KEN LUSAKA: Come, let us reason together on teenage pregnancies

When a subject of public debates finds its way Into the parentheses of lamentations, the best way to tackle it is to do what reformist politician Kenneth Matiba advised over three decades ago: Return to reason.

My recent observations on the alarming rate of teenage pregnancies in the country have elicited sharp criticism and condemnation in equal measure from a cross section of Kenyans.

My attempts to clarify the sentiments I expressed during an interview on a national TV station have not helped to assuage the situation.

It is against this background that I submit myself to verse 1:18 in the book of Isaiah in the Old Testament of the Bible that reads:

“Come now, let us reason together, says the Lord. Though your sins are like scarlet, they shall be as white as snow, though your sins may be as red as crimson, they shall be like wool.”

My views might have appeared as scarlet to some people and as crimson to others. In whichever way they may have been perceived, by my fellow Kenyans, I elect to take the route of remorse and then invite my compatriots to stick their necks out so that we can collectively deliberate this matter.

My point about teenage pregnancies was that we, especially those of us in leadership spaces, have an obligation to look for solutions on this subject instead of merely lamenting and hurling brickbats from a safe distance without doing anything about it.

I argued that in the days of yore, our fore parents had various structured mechanisms of handling this challenge and vouched for a revisitation of the approaches that might still be useful today.

I did not call for denying pregnant girls education.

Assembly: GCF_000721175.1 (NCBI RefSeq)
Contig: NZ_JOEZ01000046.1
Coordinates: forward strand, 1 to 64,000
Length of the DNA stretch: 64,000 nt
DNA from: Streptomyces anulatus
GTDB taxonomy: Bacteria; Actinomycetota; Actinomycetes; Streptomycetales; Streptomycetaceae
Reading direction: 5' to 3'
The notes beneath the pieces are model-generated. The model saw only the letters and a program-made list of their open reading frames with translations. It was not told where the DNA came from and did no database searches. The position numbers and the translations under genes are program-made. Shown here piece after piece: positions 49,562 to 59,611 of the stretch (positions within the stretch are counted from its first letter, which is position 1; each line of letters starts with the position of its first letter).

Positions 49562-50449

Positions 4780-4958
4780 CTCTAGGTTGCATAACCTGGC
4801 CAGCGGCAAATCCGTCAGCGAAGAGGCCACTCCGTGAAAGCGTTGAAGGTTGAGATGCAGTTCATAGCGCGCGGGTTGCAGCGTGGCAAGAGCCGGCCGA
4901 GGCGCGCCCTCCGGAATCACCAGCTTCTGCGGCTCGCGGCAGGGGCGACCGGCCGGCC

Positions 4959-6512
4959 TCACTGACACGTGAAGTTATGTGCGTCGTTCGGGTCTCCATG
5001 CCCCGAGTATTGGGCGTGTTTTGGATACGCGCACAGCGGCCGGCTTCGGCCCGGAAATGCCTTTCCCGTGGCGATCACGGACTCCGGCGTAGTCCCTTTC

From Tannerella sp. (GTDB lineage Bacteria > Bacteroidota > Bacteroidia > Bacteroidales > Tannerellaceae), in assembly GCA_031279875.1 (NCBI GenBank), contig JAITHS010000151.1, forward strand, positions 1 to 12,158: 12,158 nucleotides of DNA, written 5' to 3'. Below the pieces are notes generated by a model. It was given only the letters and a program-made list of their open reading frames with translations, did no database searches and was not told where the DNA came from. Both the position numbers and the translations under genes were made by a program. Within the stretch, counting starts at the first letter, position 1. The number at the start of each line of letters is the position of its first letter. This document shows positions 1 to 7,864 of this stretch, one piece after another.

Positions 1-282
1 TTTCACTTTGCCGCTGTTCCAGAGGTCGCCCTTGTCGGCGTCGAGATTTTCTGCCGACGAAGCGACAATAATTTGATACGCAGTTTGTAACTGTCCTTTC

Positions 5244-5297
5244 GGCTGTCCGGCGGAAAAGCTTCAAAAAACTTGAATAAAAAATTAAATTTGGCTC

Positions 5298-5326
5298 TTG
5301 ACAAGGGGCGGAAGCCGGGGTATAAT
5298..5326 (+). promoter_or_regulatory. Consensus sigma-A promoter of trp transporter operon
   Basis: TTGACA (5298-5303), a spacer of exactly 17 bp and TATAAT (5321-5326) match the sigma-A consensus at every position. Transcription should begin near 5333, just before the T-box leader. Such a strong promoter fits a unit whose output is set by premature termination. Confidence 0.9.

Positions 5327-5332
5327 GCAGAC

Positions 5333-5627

After all, that would be against the law. As a father of a girl, a husband to a woman and the son of a woman, it would be ridiculous for me to come up with such a ridiculous suggestion. I advocated for stringent deterrent measures. Otherwise, my efforts in empowering the girl child in all my public life is there for all to see.

In every part of Kenya, our ancestors had well  devised ways of handling this dicey topic. At the adolescent stage, the youngsters were sat down by their elders, especially grandparents, to take them through the motions of life and how to confront the hurdles at every segment.

That no longer happens. In the years gone by, our schools used to subject female learners to  pregnancy tests on every first day of a new term.

That encouraged discipline and control among the youths. Unfortunately, it no longer happens.

Our African traditions as well as majority of our religious denominations have for years on end insisted that sex should strictly be for married, adult couples.

Again, that is no longer the case. Unfortunately. Yet the statistics are not only loudly startling but also both staggering and embarrassing. Indeed appalling.

Not long ago, the Ministry of Health revealed that one out of five adolescents in the country today is already a mother or is pregnant.